Writing for the web can be very lucrative. Starting an online business can lead to other areas that can help you expand. Finding a nice source of passive income is the Holy Grail I work toward. And as soon as I find it, you’ll be the first to know.
Charge Per Word or Per Article
Never charge per hour! Even if you’re an incredibly efficient writer who can turnaround a piece in minutes, consider charging by the word. The quality of the finished product is what matters most. Spending some extra time on it could yield a much better, finished product and a much happier client.
This is the biggest lesson in Lesson 12: Setting Your Rate. In it, Gina describes the importance of setting a rate and sticking to it instead of charging per hour.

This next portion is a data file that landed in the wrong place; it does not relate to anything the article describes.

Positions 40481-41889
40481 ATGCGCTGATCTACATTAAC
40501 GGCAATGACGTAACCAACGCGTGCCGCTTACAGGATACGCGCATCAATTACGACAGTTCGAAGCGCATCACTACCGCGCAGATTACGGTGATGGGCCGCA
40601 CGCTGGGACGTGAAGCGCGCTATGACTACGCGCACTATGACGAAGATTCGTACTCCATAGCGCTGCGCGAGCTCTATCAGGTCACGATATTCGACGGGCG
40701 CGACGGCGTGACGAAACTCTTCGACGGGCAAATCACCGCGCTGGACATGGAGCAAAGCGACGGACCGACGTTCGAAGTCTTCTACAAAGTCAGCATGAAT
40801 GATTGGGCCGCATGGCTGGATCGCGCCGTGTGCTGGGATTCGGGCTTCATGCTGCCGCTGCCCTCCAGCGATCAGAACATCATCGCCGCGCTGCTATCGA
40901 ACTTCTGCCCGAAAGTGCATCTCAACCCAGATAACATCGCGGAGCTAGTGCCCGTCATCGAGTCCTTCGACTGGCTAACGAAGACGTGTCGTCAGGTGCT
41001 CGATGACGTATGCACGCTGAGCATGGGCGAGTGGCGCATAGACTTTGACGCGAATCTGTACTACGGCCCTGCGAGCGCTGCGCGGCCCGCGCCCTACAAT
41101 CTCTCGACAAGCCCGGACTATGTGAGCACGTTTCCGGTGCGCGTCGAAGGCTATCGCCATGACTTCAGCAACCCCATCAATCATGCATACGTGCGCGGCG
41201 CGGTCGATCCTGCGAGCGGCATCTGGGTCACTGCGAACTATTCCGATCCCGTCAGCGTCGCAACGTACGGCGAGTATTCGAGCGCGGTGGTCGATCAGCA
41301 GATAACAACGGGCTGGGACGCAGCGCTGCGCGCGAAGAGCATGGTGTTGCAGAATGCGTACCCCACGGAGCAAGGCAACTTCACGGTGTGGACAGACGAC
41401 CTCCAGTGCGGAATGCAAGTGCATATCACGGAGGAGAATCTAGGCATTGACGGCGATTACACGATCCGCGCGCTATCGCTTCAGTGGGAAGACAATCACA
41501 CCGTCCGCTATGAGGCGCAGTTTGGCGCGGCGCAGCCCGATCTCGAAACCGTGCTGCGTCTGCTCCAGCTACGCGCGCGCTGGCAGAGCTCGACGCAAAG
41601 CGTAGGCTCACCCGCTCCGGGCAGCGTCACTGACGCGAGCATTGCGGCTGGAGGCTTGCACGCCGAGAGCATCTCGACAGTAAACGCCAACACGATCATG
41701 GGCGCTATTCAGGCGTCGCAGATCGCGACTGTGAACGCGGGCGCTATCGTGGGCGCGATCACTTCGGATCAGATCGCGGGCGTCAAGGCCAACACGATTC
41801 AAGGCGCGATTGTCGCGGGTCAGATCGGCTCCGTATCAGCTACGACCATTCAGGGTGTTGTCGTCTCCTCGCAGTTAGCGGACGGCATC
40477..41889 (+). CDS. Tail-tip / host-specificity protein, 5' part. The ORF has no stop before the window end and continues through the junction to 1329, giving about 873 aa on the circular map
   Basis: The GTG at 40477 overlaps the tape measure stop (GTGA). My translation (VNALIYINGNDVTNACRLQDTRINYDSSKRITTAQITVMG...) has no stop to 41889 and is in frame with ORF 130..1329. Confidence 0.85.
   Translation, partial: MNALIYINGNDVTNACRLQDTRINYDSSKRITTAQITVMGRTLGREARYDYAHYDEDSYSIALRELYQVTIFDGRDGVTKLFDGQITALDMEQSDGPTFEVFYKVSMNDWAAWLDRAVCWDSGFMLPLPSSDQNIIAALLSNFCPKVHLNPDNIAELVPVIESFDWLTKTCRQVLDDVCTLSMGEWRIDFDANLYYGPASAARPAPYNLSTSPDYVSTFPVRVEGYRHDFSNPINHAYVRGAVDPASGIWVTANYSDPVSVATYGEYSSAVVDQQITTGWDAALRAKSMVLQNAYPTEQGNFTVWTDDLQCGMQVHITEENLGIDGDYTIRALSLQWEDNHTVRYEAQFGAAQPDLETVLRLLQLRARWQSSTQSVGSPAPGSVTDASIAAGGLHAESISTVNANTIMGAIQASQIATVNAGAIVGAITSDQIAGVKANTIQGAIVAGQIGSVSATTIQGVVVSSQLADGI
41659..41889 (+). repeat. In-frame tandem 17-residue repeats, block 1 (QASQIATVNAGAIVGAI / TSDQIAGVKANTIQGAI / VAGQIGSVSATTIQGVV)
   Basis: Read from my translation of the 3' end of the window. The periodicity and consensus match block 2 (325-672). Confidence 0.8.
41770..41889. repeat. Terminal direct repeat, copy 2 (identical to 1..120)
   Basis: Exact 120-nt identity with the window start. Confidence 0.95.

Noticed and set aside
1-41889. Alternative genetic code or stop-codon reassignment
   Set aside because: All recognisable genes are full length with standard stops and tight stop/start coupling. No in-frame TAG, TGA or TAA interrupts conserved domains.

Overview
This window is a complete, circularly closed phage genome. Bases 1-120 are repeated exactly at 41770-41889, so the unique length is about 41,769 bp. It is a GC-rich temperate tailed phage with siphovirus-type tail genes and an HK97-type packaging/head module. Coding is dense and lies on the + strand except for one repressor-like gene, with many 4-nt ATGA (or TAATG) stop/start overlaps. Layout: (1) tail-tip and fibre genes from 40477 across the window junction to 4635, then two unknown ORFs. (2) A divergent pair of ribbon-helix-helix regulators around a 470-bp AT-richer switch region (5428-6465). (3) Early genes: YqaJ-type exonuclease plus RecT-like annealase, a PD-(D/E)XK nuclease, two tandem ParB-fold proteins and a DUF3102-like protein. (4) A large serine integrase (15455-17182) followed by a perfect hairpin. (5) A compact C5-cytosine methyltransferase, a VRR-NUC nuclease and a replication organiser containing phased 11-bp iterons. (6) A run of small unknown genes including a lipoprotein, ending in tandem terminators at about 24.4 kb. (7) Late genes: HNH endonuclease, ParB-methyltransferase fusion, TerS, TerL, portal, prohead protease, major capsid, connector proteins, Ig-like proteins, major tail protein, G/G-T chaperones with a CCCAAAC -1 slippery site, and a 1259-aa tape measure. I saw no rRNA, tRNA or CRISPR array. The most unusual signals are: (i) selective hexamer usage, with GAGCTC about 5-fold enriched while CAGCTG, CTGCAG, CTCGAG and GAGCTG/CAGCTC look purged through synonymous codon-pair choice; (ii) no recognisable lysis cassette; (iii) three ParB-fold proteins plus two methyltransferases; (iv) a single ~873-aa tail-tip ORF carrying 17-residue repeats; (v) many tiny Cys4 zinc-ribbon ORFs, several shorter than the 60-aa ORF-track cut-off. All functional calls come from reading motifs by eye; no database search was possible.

For a 500 to a 1,000-word article, Gina recommends charging between 10 and 30 cents per word. For a 500-word piece, she wouldn’t take less than $50.
Having a range to offer can show a prospective client that you’re serious about your job. Bid easier jobs on the lower end and those you’d have to spend time researching on the higher end.
Set Income Goals
They’re more than just motivational tools! If you’ll recall on Day 1, I talked about income goals and how they could be used to motivate you. As you set your rate, remember those goals.
In 30 Days or Less to Freelance Writing Success, Gina talks about her ideal being $100 per hour. I use this as my ideal, too. This is what I’m working toward.
When you’re first starting out, remember to take jobs based on your needs. For example, if you’re in need of samples for your portfolio (like me), be more open to taking free jobs when possible.
Also, think about taking jobs at a discounted rate. By doing so, you might end up making more money than by sticking to your rate. Easier jobs, you can knock out quickly turn into easy money.
Set your income goals and remember them as something to work toward.